What We Worked on Last Summer
Summertime gives our history faculty the time we need to think deeply about our scholarship and make new progress on research and writing projects that contribute to important discussions in our fields. It also brings exciting opportunities to engage with students one-on-one as advisers for summer research projects.
This past summer was a busy one in the history department, full of research, travel, writing, and teaching.
Five of our faculty-supervised summer research projects for history majors, funded through Denison’s Lisska Center. Adam Davis supervised Ethan Mora’s summer research project on medieval Spanish religious polemics. Trey Proctor oversaw Quinn Mann’s examination of Mexica human sacrifice rituals and their place in Mexica culture and society. Joanna Tague worked with Ambar Deleon on her project exploring the intersection of multiculturalism and social exclusion in the constitutional history of Cameroon (in West Africa), based on archival sources that Ambar collected during her spring semester abroad in Cameroon.
Karen Spierling supervised Emma Borgia’s research project, “To Flee or Not to Flee: Plague and the Christian Conscience in Early Modern Europe,” which examined arguments that crossed regions and centuries regarding the best response to plague outbreaks. Miranda Sachs worked with Stephanie Chunxi Liu on her project, “Changes of Women’s Fashion in the US and China in the 1920s,” including making a trip together to the OSU library to look at facsimiles of Chinese fashion magazines from 1920. Dr. Sachs also supervised Laura Lapham’s summer research project on 1920s efforts to redirect the Rhine River and the impact of “environmental whiplash,” a term Laura coined to explain the unforeseen consequences to human life of such water redirection projects.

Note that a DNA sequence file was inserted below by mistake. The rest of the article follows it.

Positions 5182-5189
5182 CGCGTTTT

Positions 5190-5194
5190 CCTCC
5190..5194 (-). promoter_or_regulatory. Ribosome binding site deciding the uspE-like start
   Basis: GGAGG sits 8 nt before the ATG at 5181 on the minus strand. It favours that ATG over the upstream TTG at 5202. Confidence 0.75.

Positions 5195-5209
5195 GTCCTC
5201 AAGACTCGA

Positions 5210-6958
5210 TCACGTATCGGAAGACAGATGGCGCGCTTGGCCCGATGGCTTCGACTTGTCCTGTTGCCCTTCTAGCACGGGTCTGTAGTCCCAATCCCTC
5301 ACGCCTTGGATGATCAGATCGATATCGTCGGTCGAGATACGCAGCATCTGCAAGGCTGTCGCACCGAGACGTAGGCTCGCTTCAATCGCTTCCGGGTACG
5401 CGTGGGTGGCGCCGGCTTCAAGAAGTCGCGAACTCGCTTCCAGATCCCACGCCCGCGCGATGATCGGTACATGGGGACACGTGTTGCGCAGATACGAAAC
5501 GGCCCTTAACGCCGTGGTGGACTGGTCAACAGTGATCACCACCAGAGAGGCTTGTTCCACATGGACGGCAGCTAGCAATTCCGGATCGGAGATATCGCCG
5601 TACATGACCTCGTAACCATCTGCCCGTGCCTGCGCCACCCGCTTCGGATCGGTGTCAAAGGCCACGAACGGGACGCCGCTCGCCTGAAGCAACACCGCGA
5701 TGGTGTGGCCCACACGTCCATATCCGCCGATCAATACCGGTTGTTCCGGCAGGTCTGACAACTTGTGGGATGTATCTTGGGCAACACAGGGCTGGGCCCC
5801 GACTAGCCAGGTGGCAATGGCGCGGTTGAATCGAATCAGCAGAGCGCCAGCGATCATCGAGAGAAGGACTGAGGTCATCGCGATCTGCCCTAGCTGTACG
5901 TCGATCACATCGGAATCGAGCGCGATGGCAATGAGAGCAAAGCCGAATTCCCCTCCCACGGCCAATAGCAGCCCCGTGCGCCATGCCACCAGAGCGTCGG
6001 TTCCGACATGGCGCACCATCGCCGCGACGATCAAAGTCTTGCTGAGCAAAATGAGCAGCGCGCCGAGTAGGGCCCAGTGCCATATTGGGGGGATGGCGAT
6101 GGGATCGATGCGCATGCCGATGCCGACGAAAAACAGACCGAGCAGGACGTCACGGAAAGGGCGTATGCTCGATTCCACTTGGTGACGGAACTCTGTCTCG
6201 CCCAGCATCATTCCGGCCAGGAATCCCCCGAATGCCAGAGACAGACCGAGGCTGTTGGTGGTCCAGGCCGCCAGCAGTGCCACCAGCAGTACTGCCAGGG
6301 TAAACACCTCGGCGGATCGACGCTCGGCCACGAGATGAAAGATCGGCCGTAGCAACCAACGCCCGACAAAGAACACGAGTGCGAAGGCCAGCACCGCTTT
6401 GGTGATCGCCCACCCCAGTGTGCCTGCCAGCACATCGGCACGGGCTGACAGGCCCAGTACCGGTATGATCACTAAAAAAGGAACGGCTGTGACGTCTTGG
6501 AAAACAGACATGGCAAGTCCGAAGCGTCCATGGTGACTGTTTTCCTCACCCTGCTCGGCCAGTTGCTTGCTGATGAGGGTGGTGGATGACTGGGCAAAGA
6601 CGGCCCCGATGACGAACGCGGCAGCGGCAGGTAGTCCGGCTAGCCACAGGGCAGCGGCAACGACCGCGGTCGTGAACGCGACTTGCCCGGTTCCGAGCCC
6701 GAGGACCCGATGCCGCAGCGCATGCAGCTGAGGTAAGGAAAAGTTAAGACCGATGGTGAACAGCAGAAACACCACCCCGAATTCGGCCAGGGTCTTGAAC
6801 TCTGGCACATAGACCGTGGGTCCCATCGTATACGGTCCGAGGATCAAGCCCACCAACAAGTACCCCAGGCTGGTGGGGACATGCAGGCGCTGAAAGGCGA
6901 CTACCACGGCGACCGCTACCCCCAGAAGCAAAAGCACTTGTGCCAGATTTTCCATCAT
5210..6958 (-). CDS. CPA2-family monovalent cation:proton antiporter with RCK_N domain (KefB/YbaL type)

Our faculty also traveled far and wide pursuing research, sharing findings, and exploring new pedagogies. Megan Threlkeld spent two weeks at the Library of Congress and National Archives and Records Administration researching Supreme Courts cases on conscientious objection. Hoda Yousef spent a month in Cairo, Egypt, mining the archives for her current project on early biographical literature in Egypt’s educational curriculum. Trey Proctor traveled to South Bend, IN, and Victoria, BC, to participate in Digital Humanities Institutes. Adrian Young spent time in the British Library in London collecting additional evidence for his first book manuscript, Making Knowledge with Pitcairn Islanders: Science, race, and hybridity on the edges of Britain’s Pacific Empire. And Adam Davis went to Paris, where he gave a talk on “L’économie médiévale du salut: la charité, le commerce, et l’essor de l’hôtel-Dieu,” at the École des Hautes Études en Sciences Sociales in Paris as part of a seminar on “The Church and Social Transformation in the Long Twelfth Century.”
We also shared our work in print. Miranda Sachs published “When the Republic Came for the Nuns: Laicization, Labor Law, and Female Religious Orders” in the August issue of French Historical Studies. Dr. Megan Threlkeld’s “‘The War Power is Not a Blank Check’: The Supreme Court and Conscientious Objection, 1917-1973,” appeared in the July issue of Journal of Policy History. And Trey Proctor published, “‘Alien to my Sex’: Enslaved Women and Their Gendered Notions of Abuse in Eighteenth-Century Lima, Peru,” in the summer issue of the Journal of Women’s History.
Finally, several colleagues put the last touches on projects coming out soon: Dr. Shao-yun Yang’s first book, The Way of the Barbarians; Dr. Adam Davis’s book, The Medieval Economy of Salvation: Charity, Commerce and the Rise of the Hospital; and Dr. Mitchell Snay’s essay, “The Discourse of Conflict in the Reconstruction South: Land, Labor, and Immigration,” which will appear as a chapter in Steven M. Stowe and Sarah Gardner’s Insiders/Outsiders: New Directions in Southern Intellectual History.
Bring on the fall!